New York Times
POSTED: 1:30 a.m. HST, Dec 8, 2013
LAST UPDATED: 2:48 a.m. HST, Dec 8, 2013
SAN DIEGO » When Manti Te'o arrived here last spring during one of his visits with NFL teams before the draft, Chargers linebacker Donald Butler could not help chuckling with a few teammates.
"We were like, 'Man, whatever team he goes to, he's going to get so much,' " Butler said of the grief the former Punahou and Notre Dame star might receive. "So it was like karma that he ends up coming here."
It may also have been a blessing. If Te'o was intent on embarking on his professional career while distancing himself from a bizarre hoax involving a fake dead girlfriend that had made him a national punch line, it would be hard to imagine a better place.
Scrutiny by the news media is a shred of what it was for Te'o at Notre Dame, and interest in the Chargers, rebuilding under a new coach and general manager, is tepid, even locally. After a stirring upset at Kansas City on Nov. 24, they returned home last week to become the first team this season to have a game blacked out because not enough tickets were sold, against the Cincinnati Bengals, the AFC North leader.
As for the locker room, where little is sacred, there does not appear to be a Richie Incognito in the bunch. Te'o said not a single player, coach or team official had made so much as a lighthearted wisecrack about what he endured earlier this year when the website Deadspin exposed as a hoax the story of Te'o's girlfriend, who was supposed to have survived a car accident only to die of leukemia.
"He didn't get any hazing," said Bront Bird, Te'o's backup at middle linebacker. "I think a lot of us looked at it like he probably got enough of that before he got here."
When the subject was brought up after practice Wednesday, Te'o did not even look up as he sat at his locker untying his shoes, answering a question he surely sensed was coming with his eyes closed.
"Everybody makes a big deal out of it," Te'o said. "People who still go on about it, move on. I've moved on. For those who haven't moved on, that's their problem, not mine."
The reality is that moving on will probably require Te'o to establish himself as an NFL player worthy of the attention he received at Notre Dame, where he finished second in the Heisman Trophy voting and helped the Irish to the national championship game.
While two other Chargers draft picks -- offensive tackle D.J. Fluker and receiver Keenan Allen -- have shown early promise, it is uncertain where Te'o's career is headed. He sprained his foot in the Chargers' first preseason game and did not return until the fourth game of the season. He has started each game since, but his performances have been uneven.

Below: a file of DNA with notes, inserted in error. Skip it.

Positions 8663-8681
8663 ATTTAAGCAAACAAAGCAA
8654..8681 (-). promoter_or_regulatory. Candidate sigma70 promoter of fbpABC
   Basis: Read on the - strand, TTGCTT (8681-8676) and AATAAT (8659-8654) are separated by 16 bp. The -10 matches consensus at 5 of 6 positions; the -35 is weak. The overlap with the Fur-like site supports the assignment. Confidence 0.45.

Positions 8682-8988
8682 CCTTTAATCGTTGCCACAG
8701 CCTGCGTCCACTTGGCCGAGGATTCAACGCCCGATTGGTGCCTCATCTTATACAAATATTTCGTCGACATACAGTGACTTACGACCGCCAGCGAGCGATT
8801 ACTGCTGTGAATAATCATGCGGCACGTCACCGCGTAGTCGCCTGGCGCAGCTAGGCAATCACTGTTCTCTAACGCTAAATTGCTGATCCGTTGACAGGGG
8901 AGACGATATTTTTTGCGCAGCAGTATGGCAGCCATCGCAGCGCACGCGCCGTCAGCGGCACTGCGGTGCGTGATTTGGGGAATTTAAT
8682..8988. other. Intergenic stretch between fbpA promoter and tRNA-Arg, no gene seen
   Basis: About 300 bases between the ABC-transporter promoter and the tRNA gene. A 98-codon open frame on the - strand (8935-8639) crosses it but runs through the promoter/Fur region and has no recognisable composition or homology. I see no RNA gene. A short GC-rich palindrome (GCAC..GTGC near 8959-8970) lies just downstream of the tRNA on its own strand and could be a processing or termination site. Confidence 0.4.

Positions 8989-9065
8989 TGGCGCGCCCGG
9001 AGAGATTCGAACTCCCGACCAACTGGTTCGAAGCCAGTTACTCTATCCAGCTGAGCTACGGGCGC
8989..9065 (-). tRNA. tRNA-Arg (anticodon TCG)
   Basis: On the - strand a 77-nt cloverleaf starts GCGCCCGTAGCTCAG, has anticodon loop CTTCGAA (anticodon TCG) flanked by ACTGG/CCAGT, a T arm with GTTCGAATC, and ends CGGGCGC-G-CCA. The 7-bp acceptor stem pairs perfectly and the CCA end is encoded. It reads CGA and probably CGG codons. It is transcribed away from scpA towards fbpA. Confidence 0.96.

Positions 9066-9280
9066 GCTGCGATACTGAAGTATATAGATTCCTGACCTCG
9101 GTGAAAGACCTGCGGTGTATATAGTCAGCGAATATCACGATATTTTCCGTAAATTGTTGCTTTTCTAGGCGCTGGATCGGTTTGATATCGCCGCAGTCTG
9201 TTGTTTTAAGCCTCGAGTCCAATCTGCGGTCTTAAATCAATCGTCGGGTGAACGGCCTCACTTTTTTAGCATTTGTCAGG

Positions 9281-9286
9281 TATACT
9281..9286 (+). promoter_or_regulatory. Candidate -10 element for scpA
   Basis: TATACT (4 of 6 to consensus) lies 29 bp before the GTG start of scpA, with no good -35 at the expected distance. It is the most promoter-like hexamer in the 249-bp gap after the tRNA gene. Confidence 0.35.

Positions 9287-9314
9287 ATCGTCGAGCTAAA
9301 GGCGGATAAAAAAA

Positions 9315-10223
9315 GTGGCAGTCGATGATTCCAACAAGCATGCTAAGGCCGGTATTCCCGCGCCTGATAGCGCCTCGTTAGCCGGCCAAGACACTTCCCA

Two things have held Te'o back, according to TV analyst Mike Mayock, who worked on Notre Dame broadcasts in Te'o's last three seasons: The injury robbed Te'o of preseason repetitions, and the absence of Butler, his partner in the middle of San Diego's 3-4 defense, who missed three starts with an injury, meant more responsibility.
"When you hesitate or you're not sure, you play slow, especially at linebacker," Mayock said. "He doesn't have enough natural speed to afford playing slow."
When Te'o lines up Sunday against New York Giants quarterback Eli Manning, he expects it to be a more pleasant experience than it was last month against his brother Peyton. On the Denver Broncos' third snap, Te'o lost track of tight end Julius Thomas, who caught a short pass in the flat and raced up the sideline 74 yards for a touchdown.
"Just bad eyes," Te'o said. "It didn't happen again after that. You live and learn -- it's the nature of football. If you see the past couple games, you see the improvement, more of a comfort level."
Mayock remains bullish on Te'o's prospects, noting that his greatest assets -- his passion and football acuity -- will reveal themselves with a little more time.
"The more reps he gets, the more impact he'll make," Mayock said. "My expectation, big picture, is that he'll play faster and faster and be a very good linebacker in the NFL."
The 22-year-old Te'o said he lives alone and that nobody in his family from Oahu has moved near him. He has not had much involvement with the area's sizable Pacific Islander community, which adored the Chargers' Junior Seau, who grew up just north of the city in Oceanside and whose parents were Samoan.
For now, Te'o said he was trying to focus on football. As for another certain story line?
"I'm going to worry about me, I'm going to worry about what I've got to do," Te'o said. "Whether it stays with me or not, that's not my problem. That's other people's problem. If they want to carry that, go right ahead. I'm going to continue what I'm doing, and that's becoming the best player I can be. Live my life the way I want to live it. If people want to keep talking about it, that's your problem, man."
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